Trying to come to terms with this new reality was what had brought me to Jennifer. I made the decision that something which had such an adverse effect on my life and which unknowingly had contributed in a fairly major way to the breakdown of my marriage, needed to be addressed. As someone who spends a fair amount of their own time counselling others, I’d like to be able to say what a great help it was, but most of me thinks I’d be lying. Certainly I understand myself a lot better now, but I sometimes wonder if I wasn’t better off when I was living in ignorance. The Bible claims that Jesus once said “The truth shall set you free” but in my experience knowing why you’re the way you are and actually being able to change it are two very different things. So far, it’s a gulf I’ve been unable to leap.

None of this is in any way a criticism of Jennifer who is as warm and sensitive a person as you could hope to meet. I guess she’s in her early 50’s and usually manages to make me feel momentarily better while we talk. She sat down in the chair now and began with her standard opening,

“So, how are things for you at the moment?”

Even though I always know that question is coming, I’m never quite sure how I’m going to answer until I open my mouth.

“Not so bad.” I managed somewhat unimaginatively. “ Work’s very busy at the moment, which obviously isn’t a good thing, but it keeps me occupied.”

I stopped with a slight shrug.

“What about outside of work? How are you filling your evenings and weekends?” Jennifer probed.

“I’m usually on call at the weekends, so I tend to stay around the house. I do have the faithful companion of divorced men across the country,” I paused with a slight smile then continued, “- all the sports channels on digital TV. And I go to the cinema quite a bit.”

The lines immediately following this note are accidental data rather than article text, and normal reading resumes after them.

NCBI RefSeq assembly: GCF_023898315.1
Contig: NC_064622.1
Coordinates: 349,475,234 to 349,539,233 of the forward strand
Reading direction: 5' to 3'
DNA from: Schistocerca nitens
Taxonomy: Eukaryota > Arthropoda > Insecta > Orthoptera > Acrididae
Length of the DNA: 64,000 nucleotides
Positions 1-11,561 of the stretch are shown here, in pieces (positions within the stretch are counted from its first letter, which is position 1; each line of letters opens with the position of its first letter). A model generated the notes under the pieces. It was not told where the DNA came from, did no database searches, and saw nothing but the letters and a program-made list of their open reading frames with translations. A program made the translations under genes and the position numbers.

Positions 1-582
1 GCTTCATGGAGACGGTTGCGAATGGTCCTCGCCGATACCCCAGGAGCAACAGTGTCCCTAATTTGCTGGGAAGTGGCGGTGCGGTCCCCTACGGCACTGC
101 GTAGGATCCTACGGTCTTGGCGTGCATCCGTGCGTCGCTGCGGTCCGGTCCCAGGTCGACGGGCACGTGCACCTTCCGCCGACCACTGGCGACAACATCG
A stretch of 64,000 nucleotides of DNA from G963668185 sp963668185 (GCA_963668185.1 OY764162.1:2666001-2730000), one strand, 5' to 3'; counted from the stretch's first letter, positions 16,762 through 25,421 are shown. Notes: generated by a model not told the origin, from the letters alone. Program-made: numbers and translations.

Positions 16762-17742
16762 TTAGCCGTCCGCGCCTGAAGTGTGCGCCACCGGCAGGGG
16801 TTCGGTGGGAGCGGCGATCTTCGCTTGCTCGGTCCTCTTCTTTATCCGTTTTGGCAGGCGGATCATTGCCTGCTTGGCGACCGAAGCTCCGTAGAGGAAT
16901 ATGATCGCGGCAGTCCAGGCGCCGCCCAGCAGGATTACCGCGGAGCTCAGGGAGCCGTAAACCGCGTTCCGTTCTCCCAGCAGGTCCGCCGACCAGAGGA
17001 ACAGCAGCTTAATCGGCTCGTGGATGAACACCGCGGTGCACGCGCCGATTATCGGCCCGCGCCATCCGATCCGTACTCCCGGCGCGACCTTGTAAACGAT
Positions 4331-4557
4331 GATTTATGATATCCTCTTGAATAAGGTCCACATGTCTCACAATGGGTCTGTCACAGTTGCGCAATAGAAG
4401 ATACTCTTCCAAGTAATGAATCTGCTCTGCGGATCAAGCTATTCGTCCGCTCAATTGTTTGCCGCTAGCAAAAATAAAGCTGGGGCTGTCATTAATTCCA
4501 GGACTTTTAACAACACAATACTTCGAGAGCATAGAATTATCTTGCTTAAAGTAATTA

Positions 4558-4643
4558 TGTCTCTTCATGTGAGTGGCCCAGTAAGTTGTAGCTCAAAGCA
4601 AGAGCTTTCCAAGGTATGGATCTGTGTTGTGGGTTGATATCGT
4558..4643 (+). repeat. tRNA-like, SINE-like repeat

“Well, yes. But I don’t mind. And as long as I don’t go to any really rude films, I don’t get too many funny looks!”

“So, apart from work, you have almost no contact with other people.”

I was starting to feel a little uncomfortable with the way this particular session was going. Since Liz and I had split up it was true that my life outside of work was mostly solitary, but with my job taking at least 60 hours each week I really didn’t have a problem with that. Besides, being on your own was safer, which I suspected was what Jennifer was trying to get at.

“That’s mostly true.” I agreed fairly reluctantly.

“Are you happy with that?” she asked more gently.

“It’s not a case of whether I’m happy with it or not, it’s how it is. I put all my time and energy into helping others through my job. Away from that I just want to shut down.”

“But don’t you need more than that? For you?”

I could tell that she wasn’t going to let this one go, but could feel myself getting increasingly defensive on the subject.

“I’ve managed like this for the best part of three years, so obviously I don’t need anything more”

“Then don’t you deserve more?” Jennifer pressed on.

My answer came rushing out from somewhere deep within. I tried to bite the words back as they came, but too late.

“All I deserve is to die.”

There was a deep silence after my exclamation. I did my best to remove some of the sting from them by adding,

“Look, I know that’s not really true in my head. But I haven’t managed to lose the gut feeling that in the end that would be the best thing. I’m not going to do anything about it. I’ll just carry on as I am and hopefully one day I’ll feel differently.”